GET TO KNOW THE JOES
by Jon Hanover, Editorial Editor
At the awards ceremony for the 2004 Ohio Junior Classical League state convention, the resounding question was, "How did West Geauga know all of the answers?" Other teams sat and watched as West Geauga went up to receive award after award. At one point, West Geauga took every spot, one through ten, in a single subject. This prompted a teacher sitting in front of West Geauga to accuse them, only half jokingly, of cheating.
The weekend of March 15, 2004 West Geauga's Latin Academic Team completely obliterated its competition at the OJCL Convention. It did not matter that so many of the other schools were private schools. It did not matter that some other schools started their Latin programs years earlier than West G. It did not even matter that West Geauga brought a huge amount of students who learned Latin only this year. It never matters. West Geauga again, for the second year in a row, owned the entire state.
Every year about forty Ohio schools with Latin programs bring around 1000 students to compete in a weekend of objective tests, jeopardy-like competition, and various projects. West Geauga always performs very well in the academics of the weekend. This year, in fact, we held a third of the spots in the "Top 50" for the Individual Academic Sweepstakes. In the top fifteen alone were Rob Goehrke, Courtney Cikach, Anne Owens, Jon Hanover, and Joel Bihary.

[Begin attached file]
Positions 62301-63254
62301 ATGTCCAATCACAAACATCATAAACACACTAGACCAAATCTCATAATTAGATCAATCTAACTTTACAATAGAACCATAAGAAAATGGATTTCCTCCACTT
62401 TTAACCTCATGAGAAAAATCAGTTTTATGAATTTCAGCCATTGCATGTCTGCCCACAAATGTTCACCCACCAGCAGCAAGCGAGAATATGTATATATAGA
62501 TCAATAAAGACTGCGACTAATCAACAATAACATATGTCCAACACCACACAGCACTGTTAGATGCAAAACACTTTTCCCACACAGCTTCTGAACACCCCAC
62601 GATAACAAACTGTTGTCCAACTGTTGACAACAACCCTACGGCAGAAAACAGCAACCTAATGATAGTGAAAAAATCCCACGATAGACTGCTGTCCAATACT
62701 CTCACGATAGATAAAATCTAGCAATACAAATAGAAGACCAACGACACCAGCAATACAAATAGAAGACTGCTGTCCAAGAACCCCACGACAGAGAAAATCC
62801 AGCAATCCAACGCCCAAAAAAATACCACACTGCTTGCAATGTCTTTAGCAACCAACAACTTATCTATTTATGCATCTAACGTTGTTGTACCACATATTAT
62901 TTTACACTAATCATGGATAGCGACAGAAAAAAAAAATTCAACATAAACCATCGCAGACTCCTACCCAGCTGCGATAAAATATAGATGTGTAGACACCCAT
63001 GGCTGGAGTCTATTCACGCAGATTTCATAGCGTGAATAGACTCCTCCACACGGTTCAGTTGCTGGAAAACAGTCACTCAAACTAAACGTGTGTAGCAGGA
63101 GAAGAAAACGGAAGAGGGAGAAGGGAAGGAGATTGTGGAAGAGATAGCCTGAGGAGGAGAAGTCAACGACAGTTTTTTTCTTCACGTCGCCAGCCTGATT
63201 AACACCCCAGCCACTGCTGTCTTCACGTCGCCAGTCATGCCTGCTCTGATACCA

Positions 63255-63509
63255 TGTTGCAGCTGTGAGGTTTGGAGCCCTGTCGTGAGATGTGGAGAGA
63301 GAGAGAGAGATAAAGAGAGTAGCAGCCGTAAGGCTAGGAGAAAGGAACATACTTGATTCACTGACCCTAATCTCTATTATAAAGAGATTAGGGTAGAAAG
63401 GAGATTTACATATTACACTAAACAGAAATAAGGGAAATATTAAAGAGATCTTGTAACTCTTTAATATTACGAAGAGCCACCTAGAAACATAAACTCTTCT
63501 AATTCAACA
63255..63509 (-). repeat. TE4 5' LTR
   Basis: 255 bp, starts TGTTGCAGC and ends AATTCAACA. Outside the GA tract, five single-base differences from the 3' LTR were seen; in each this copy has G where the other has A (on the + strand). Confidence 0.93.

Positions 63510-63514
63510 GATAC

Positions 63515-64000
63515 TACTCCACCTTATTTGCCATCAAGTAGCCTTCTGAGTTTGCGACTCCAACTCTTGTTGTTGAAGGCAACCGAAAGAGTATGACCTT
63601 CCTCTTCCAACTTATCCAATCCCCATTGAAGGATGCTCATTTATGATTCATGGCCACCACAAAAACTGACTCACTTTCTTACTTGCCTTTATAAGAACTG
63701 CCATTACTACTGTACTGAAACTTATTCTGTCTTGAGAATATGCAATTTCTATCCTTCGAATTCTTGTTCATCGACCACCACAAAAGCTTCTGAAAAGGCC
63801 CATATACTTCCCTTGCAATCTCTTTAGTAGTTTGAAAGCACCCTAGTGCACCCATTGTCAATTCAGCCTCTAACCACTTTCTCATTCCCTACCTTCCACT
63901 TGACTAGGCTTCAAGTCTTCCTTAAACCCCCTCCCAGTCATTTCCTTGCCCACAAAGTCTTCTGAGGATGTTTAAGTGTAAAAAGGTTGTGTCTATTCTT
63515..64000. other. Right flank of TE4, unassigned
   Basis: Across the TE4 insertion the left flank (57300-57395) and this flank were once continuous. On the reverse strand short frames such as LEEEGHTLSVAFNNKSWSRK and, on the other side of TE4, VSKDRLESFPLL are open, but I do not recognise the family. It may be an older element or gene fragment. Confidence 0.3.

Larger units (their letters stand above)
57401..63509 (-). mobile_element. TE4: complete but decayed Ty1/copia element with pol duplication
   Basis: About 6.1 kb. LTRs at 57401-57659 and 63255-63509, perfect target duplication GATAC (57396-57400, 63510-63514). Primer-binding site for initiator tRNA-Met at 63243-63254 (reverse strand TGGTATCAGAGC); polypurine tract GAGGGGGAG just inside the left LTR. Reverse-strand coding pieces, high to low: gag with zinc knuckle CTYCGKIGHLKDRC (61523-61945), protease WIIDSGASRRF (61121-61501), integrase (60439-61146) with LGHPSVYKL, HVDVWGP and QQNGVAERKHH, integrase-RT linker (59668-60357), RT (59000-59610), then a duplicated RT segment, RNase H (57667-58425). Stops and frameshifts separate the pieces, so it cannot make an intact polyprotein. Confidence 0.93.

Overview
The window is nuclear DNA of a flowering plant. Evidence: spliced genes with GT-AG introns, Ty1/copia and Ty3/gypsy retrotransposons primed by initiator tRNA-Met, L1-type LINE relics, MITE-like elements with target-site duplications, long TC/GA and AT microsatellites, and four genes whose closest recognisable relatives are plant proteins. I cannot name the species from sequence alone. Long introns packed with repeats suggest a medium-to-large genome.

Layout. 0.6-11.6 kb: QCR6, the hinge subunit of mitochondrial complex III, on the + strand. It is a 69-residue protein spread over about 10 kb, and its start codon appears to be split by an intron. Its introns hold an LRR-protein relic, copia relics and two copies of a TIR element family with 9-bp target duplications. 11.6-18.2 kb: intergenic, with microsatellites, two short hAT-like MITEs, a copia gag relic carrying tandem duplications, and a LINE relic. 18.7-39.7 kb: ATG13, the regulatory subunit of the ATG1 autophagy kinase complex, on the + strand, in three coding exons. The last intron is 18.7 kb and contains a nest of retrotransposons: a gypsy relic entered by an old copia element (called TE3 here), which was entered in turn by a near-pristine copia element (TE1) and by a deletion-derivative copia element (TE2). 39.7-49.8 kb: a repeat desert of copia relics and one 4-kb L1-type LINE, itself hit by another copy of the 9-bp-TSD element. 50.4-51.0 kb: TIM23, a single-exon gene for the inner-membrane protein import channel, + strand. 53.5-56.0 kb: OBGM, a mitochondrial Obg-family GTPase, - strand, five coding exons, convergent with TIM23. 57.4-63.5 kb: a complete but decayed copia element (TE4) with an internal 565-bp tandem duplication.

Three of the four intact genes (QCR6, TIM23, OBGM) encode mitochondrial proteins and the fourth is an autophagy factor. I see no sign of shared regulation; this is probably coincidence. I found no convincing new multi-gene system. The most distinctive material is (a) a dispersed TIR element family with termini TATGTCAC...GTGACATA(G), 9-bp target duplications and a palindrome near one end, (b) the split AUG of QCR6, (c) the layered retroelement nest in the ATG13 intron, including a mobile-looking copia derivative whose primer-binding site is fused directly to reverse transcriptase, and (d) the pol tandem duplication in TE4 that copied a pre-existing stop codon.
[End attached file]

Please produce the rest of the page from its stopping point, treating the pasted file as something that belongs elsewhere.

While most of the forty competing schools did not even get 2 points per capita this year, West G. reigned with 26.7. Shaker, the school closest to West G, was only able to garner 13.7 points, a feat that, admittedly, would normally be a cause worthy of celebration. This year, however, even 13.7 points completely paled in comparison to West Geauga's outrageous first place score of 26.7.
Many of the other schools do not take the academics of the weekend as seriously as West Geauga. The most notable of these schools is Stow, who is able to win first every year in the Overall Sweepstakes (which includes art projects) because they take twice as many students as anyone else and every student makes a project. These students' project scores tend to even out the academic scores of every other school. (In fact, their academic scores were about a third of West Geauga's, although they had twice as many students.) Even competing against such a team, West Geauga, on strength of academics alone, was able to place a very high third in the Overall Sweepstakes.